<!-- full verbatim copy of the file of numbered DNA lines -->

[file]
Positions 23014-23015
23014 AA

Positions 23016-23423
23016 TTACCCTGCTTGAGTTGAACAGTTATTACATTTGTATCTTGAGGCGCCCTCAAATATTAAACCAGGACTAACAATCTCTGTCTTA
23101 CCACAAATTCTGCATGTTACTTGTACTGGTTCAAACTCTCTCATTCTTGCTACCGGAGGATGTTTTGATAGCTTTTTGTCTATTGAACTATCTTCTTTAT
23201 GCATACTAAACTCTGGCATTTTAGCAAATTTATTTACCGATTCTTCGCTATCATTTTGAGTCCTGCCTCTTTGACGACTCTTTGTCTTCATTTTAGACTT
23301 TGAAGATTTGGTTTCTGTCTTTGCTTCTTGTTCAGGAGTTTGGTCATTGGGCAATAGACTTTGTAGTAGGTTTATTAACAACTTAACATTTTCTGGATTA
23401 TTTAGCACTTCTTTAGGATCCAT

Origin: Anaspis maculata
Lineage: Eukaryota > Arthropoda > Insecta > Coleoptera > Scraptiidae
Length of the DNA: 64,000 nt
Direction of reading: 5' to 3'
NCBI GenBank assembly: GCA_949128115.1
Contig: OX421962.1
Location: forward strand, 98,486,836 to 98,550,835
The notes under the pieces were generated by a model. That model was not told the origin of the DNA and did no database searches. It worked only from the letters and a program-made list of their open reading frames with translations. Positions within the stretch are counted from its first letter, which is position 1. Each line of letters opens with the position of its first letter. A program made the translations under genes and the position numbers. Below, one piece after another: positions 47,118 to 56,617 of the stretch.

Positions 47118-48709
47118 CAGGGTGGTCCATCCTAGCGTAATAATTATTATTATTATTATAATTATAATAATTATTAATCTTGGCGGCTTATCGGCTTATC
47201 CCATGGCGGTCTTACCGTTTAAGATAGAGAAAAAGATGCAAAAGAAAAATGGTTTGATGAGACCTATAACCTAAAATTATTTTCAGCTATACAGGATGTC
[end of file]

Positions 23014-23015
23014 AA

Positions 23016-23423
23016 TTACCCTGCTTGAGTTGAACAGTTATTACATTTGTATCTTGAGGCGCCCTCAAATATTAAACCAGGACTAACAATCTCTGTCTTA
23101 CCACAAATTCTGCATGTTACTTGTACTGGTTCAAACTCTCTCATTCTTGCTACCGGAGGATGTTTTGATAGCTTTTTGTCTATTGAACTATCTTCTTTAT
23201 GCATACTAAACTCTGGCATTTTAGCAAATTTATTTACCGATTCTTCGCTATCATTTTGAGTCCTGCCTCTTTGACGACTCTTTGTCTTCATTTTAGACTT
23301 TGAAGATTTGGTTTCTGTCTTTGCTTCTTGTTCAGGAGTTTGGTCATTGGGCAATAGACTTTGTAGTAGGTTTATTAACAACTTAACATTTTCTGGATTA
23401 TTTAGCACTTCTTTAGGATCCAT

Origin: Anaspis maculata
Lineage: Eukaryota > Arthropoda > Insecta > Coleoptera > Scraptiidae
Length of the DNA: 64,000 nt
Direction of reading: 5' to 3'
NCBI GenBank assembly: GCA_949128115.1
Contig: OX421962.1
Location: forward strand, 98,486,836 to 98,550,835
The notes under the pieces were generated by a model. That model was not told the origin of the DNA and did no database searches. It worked only from the letters and a program-made list of their open reading frames with translations. Positions within the stretch are counted from its first letter, which is position 1. Each line of letters opens with the position of its first letter. A program made the translations under genes and the position numbers. Below, one piece after another: positions 47,118 to 56,617 of the stretch.

Positions 47118-48709
47118 CAGGGTGGTCCATCCTAGCGTAATAATTATTATTATTATTATAATTATAATAATTATTAATCTTGGCGGCTTATCGGCTTATC
47201 CCATGGCGGTCTTACCGTTTAAGATAGAGAAAAAGATGCAAAAGAAAAATGGTTTGATGAGACCTATAACCTAAAATTATTTTCAGCTATACAGGATGTC